Here's Joel Kotkin:
- AIDED BY MAYOR Antonio Villaraigosa, downtown Los Angeles' boosters are poised to dip again into the pockets of taxpayers to help finance a splashy new project. The cost this time is up to $300 million in loans, tax breaks and fee waivers for a $750-million, 54-story complex â€“ including a 876-room Marriott Marquis, a posh 124-room Ritz-Carlton and 216 luxury condos â€“ across from the Convention Center.
The Convention Center has been a consistent money loser for years, costing the city $30 million annually in debt service. Even Villaraigosa calls it a "white elephant."
And this pachyderm has been to the public trough before. In 1988, the city financed a $500-million expansion of the center based on promises that a bigger and more modern facility would catapult L.A. into that elite circle of cities that thrive on the convention business.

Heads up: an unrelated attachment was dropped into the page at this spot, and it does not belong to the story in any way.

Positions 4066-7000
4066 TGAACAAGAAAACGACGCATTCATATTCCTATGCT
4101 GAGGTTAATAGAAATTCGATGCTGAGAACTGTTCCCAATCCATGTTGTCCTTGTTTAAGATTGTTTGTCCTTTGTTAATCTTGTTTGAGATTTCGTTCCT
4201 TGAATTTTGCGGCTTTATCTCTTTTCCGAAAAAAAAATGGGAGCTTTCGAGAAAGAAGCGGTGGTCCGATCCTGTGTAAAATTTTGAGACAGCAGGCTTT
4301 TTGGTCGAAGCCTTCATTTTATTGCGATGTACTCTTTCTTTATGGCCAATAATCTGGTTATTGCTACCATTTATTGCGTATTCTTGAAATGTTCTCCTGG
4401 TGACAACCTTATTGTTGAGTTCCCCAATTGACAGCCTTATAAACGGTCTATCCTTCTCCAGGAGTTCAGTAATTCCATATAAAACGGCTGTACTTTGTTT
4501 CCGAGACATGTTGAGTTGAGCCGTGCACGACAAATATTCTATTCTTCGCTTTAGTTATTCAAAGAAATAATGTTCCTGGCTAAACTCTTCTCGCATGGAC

Kotkin references a Brookings study, which dismantles the economic case for publicly financed convention centers.
- So if the hotel subsidy doesn't make economic sense, who benefits from the largesse? The biggest winner from the new public investment stands to be billionaire Phil Anschutz, whose $2.5-billion, 27-acre L.A. Live project â€“ billed as "Times Square West" â€“ is slated to be built adjacent to Staples Center. The refracted prestige of a new Ritz Carlton and luxury condos in the neighborhood would add luster to Anschutz's project, the proposed home of the West Coast headquarters of ESPN and a Grammy Award museum.
Whole thing here.
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